“But the honest truth was that sometimes, more often than I wanted to admit, when I was on the ground in the Horn of Africa, horrified by the overwhelming needs that I saw all around me, I couldn’t help wondering if my efforts… were actually making any difference at all.”
The Insanity of God:
A True Story of Faith Resurrected
This book came to my attention some time ago, via a blog post by Bro. James Poitras. Given the $1.24 CDN price tag for a Kindle download on Amazon.ca (likely a 99-cent daily-deal on Amazon.com) it was an easy decision. I started reading it last week and all 323 pages were completed in just four days.
Nik Ripken takes you from his conversion to a lengthy missions tenure in Africa and the pivotal role they played during the 1990s Somalia Crisis. His goal was to share his faith, but this proved difficult in the largely Muslim nation and was a major source of frustration and discouragement. When a traumatic event saw them return to North America for an extended furlough, he began to study how Christians and Christianity not only continued to exist but even flourished in places like former Soviet block countries, communist China and elsewhere in South-East Asia, despite fierce opposition. He found stories of miraculous deliverance, protection and conversion which breathed new life into his own relationship with Christ.
A central tenet of the Christian faith can be found in Matthew 28: 19-20
“Go ye therefore, and teach all nations, baptizing them in the name of the Father, and of the Son, and of the Holy Ghost: 20 Teaching them to observe all things whatsoever I have commanded you…“
What happens when, for any number of reasons, we find ourselves unable to fulfill the great commission? We become frustrated; questioning ourselves, our commitment and our level of faith. Sometimes it has more to do with us and other times it has more to do with our context (in the author’s case – in a strict Muslim country). Either way, the question becomes…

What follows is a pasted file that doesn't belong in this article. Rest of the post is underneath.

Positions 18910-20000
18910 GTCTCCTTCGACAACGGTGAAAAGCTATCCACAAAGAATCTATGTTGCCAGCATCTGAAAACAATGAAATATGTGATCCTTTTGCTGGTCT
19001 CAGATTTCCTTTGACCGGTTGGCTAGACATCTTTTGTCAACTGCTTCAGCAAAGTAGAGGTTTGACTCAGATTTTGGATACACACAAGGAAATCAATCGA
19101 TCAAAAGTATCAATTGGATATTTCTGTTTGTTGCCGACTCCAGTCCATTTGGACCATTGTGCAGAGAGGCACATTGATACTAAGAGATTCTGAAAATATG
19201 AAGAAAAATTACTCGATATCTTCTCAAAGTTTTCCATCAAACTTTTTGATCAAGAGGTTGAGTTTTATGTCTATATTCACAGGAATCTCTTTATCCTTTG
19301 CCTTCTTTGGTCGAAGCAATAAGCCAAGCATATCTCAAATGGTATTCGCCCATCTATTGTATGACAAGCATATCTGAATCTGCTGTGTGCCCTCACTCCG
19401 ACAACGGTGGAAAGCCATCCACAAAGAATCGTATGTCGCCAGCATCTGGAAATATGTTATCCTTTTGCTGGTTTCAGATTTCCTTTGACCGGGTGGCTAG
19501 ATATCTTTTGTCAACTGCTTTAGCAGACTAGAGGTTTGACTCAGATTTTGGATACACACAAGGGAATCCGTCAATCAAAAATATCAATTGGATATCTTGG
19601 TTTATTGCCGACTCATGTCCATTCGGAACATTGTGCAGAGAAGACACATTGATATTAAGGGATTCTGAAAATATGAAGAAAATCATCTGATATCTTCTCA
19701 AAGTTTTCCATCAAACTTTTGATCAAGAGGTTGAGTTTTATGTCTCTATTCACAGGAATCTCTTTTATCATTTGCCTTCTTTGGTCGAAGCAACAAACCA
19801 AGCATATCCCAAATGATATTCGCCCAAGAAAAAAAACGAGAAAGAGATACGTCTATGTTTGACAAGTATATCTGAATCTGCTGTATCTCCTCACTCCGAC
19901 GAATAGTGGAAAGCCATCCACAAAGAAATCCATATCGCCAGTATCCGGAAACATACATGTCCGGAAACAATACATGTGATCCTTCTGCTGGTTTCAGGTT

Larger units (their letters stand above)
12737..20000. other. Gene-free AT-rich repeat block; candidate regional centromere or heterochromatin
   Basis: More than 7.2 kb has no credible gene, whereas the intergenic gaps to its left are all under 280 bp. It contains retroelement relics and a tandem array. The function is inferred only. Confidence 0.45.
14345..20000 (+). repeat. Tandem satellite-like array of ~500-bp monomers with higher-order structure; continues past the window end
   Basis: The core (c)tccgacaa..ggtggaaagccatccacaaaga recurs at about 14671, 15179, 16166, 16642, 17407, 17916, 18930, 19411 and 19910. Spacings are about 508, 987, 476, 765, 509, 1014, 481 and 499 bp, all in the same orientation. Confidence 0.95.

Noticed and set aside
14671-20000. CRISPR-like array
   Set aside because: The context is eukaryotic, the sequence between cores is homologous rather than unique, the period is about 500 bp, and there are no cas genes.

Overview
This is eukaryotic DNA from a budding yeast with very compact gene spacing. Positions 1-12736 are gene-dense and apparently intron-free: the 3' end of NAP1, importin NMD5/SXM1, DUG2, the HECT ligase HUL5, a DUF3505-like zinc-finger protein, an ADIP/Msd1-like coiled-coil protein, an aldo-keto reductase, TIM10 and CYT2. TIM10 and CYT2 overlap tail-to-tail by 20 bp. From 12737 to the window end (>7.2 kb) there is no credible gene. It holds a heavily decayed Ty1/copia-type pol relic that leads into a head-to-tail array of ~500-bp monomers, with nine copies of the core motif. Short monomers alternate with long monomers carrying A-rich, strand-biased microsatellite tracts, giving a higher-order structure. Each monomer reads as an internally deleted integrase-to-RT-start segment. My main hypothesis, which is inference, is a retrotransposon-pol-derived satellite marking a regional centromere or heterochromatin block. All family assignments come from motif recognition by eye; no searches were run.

“How do we obey and accomplish the Great Commission,
despite our own doubts, fears, inhibitions or unique context?”
Ripken shares his experience of how to overcome both hurdles and see God’s Spirit at work, even in the most unexpected places and in the most unexpected ways.
Alternating between telling the story from the past and unpacking events & implications in a “past-present”, it is easy to maintain interest. You’ll be hooked into what is happening in a given chapter, then he’ll begin a new chapter and make you wait until the following chapter to pick the story back up. This also avoids overloading the reader at the end: you can digest the lessons learned in bite sized morsels, leading you gently through his own learning process and inspiring you to greater levels of faith and dependence on the Lord.
I didn’t purchase this book because I was looking for “resurrected faith” as is referred to in the subtitle, rather, if it was challenging James Poitras… I wanted to be challenged as well. From the outset though, this quote grabbed my attention:
“I was stunned when, despite what I considered to be a life of sacrificial obedience, I could point to very little in my ministry that was “effective.” There were simply no results to measure. And success was a word that I would have never used to describe what I had done.”
I have felt like that. Sometimes we don’t see growth as we typically define or envision it. Immediately I knew that the book would have more to teach me than I’d suspected; Ripken had walked where I had walked.
My takeaway: We do our best to exercise the verbs of the Great Commission: Go, Teach, Baptize and the implied Obey all the while forgetting that Jesus also says:
“lo, I am with you always, even unto the end of the world.”
If we try to do it in our own strength… we will tire and get discouraged. If we remember, however, that He is with us… it becomes easier to take the next step despite the fear, fatigue and frustration.